in Mesopotamia would eventually be reduced to 1 brigade and 1 pack battery.
The alternative would be the retention in Mesopotamia of an Imperial garrison of
12 battalions of infantry, 1 cavalry regiment, 1 field battery, 1 pack battery,
1 sapper and miner company and 5 squadrons of the Royal Air Force. The
Conference recommended that, in calculating the comparative advantages of these
two alternatives, consideration should be given to the vital necessity of preparing
and training an Air Force adequate to war requirements, the importance of testing
the potentialities of the Air Force, the need for giving to superior officers and staffs
experience in independent command and responsibility, and the provision of an
all-British military and commercial air route to India (Section V, paragraph 3).
7. The following recommendations were made for the immediate disposal of
the various refugees who were being maintained at the cost of the Imperial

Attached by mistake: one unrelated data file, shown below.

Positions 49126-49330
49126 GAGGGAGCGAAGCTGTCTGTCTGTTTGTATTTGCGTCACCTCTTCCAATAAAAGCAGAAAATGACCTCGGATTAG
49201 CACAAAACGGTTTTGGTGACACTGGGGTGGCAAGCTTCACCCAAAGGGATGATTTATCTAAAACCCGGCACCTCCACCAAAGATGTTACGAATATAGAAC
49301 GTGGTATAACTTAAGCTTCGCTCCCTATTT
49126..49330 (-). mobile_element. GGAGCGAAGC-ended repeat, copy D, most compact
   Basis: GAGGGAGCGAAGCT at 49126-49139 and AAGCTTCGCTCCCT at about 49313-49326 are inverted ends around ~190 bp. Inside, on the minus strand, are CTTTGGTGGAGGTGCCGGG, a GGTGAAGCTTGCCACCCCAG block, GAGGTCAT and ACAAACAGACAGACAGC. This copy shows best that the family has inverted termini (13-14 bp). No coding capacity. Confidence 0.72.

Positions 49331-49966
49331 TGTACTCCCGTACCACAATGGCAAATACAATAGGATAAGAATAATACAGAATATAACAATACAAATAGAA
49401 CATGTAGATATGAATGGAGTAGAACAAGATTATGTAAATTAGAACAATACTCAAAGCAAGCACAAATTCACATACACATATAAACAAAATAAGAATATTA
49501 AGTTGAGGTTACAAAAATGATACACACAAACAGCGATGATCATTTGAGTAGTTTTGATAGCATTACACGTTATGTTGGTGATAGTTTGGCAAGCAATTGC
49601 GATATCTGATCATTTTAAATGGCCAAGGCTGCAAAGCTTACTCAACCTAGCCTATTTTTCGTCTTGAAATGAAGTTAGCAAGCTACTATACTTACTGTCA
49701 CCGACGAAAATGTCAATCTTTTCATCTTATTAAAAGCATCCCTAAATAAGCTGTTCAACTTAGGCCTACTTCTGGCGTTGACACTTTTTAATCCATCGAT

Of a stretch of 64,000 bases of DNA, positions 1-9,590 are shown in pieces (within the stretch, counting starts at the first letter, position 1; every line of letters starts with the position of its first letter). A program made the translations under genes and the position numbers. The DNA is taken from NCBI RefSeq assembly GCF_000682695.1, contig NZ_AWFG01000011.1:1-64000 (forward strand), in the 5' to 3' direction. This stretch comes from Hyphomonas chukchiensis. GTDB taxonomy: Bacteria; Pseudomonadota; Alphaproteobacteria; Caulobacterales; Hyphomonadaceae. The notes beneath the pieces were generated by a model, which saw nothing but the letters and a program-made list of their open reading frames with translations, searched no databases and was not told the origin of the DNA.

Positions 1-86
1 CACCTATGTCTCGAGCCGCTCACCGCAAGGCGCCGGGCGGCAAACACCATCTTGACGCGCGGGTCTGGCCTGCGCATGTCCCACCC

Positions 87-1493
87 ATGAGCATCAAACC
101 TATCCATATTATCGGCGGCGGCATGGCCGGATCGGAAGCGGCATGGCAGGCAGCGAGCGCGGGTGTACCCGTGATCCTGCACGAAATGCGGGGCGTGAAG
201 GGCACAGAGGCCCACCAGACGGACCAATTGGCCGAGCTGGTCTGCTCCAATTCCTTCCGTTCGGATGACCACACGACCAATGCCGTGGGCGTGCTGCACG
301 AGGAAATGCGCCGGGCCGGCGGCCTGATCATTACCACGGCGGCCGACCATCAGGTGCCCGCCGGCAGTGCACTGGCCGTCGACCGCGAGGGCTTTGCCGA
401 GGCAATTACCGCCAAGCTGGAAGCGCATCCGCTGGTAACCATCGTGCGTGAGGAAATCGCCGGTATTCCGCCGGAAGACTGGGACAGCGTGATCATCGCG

exchequer in Mesopotamia (Appendix 1 4 ) :
were 14,000 Armenian refugees at Basra, who could
neither be repatriated by land nor absorbed into the population of the
No provision had been made for their maintenance during
the financial year 1921-22. It was clear that they could not remain
indefinitely in Mesopotamia, and the Conference accordingly recom
mended that they should be shipped forthwith to some port on the
Black Sea, the Foreign Office being asked to recommend which locality
was most suitable, in the light of the Turkish situation.
(b.) Russians.—There were some 800 Russian refugees at Basra wiio had
been evacuated from Enzeli by the War Office under conditions arranged
with the local Bolshevik commander. The Conference considered that
they were in exactly the same position as the Russian refugees awaiting
repatriation in Egypt. They would almost certainly be executed if
they were sent back to Russia, as they were for the most part very
obnoxious to the Bolshevik Government. It was realised that the time
had not yet arrived for their repatriation, but it was considered
desirable both from a humanitarian and from an economic point of
view that they should be removed from Basra, where considerable